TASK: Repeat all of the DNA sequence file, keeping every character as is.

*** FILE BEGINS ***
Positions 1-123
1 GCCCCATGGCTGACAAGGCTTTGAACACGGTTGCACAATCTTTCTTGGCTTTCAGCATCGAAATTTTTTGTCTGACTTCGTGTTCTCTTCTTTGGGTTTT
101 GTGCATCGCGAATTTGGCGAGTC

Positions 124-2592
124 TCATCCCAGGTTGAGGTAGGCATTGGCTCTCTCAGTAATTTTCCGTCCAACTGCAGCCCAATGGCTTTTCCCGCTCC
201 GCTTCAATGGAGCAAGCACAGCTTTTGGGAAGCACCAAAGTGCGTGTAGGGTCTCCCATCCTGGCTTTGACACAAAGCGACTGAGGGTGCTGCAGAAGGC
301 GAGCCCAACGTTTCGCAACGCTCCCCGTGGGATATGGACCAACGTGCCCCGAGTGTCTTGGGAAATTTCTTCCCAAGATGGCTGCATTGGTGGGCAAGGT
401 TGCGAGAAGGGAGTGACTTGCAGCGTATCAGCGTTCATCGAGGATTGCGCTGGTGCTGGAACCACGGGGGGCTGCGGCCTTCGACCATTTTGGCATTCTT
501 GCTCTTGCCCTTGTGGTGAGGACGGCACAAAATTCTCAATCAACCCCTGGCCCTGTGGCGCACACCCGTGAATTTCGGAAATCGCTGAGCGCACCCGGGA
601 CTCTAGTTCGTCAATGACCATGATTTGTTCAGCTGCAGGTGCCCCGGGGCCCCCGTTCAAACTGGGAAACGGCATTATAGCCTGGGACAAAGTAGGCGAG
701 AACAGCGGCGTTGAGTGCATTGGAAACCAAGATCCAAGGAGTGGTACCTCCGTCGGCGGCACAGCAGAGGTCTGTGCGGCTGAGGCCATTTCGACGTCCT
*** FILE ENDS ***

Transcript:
Positions 1-123
1 GCCCCATGGCTGACAAGGCTTTGAACACGGTTGCACAATCTTTCTTGGCTTTCAGCATCGAAATTTTTTGTCTGACTTCGTGTTCTCTTCTTTGGGTTTT
101 GTGCATCGCGAATTTGGCGAGTC

Positions 124-2592
124 TCATCCCAGGTTGAGGTAGGCATTGGCTCTCTCAGTAATTTTCCGTCCAACTGCAGCCCAATGGCTTTTCCCGCTCC
201 GCTTCAATGGAGCAAGCACAGCTTTTGGGAAGCACCAAAGTGCGTGTAGGGTCTCCCATCCTGGCTTTGACACAAAGCGACTGAGGGTGCTGCAGAAGGC
301 GAGCCCAACGTTTCGCAACGCTCCCCGTGGGATATGGACCAACGTGCCCCGAGTGTCTTGGGAAATTTCTTCCCAAGATGGCTGCATTGGTGGGCAAGGT
401 TGCGAGAAGGGAGTGACTTGCAGCGTATCAGCGTTCATCGAGGATTGCGCTGGTGCTGGAACCACGGGGGGCTGCGGCCTTCGACCATTTTGGCATTCTT
501 GCTCTTGCCCTTGTGGTGAGGACGGCACAAAATTCTCAATCAACCCCTGGCCCTGTGGCGCACACCCGTGAATTTCGGAAATCGCTGAGCGCACCCGGGA
601 CTCTAGTTCGTCAATGACCATGATTTGTTCAGCTGCAGGTGCCCCGGGGCCCCCGTTCAAACTGGGAAACGGCATTATAGCCTGGGACAAAGTAGGCGAG
701 AACAGCGGCGTTGAGTGCATTGGAAACCAAGATCCAAGGAGTGGTACCTCCGTCGGCGGCACAGCAGAGGTCTGTGCGGCTGAGGCCATTTCGACGTCCT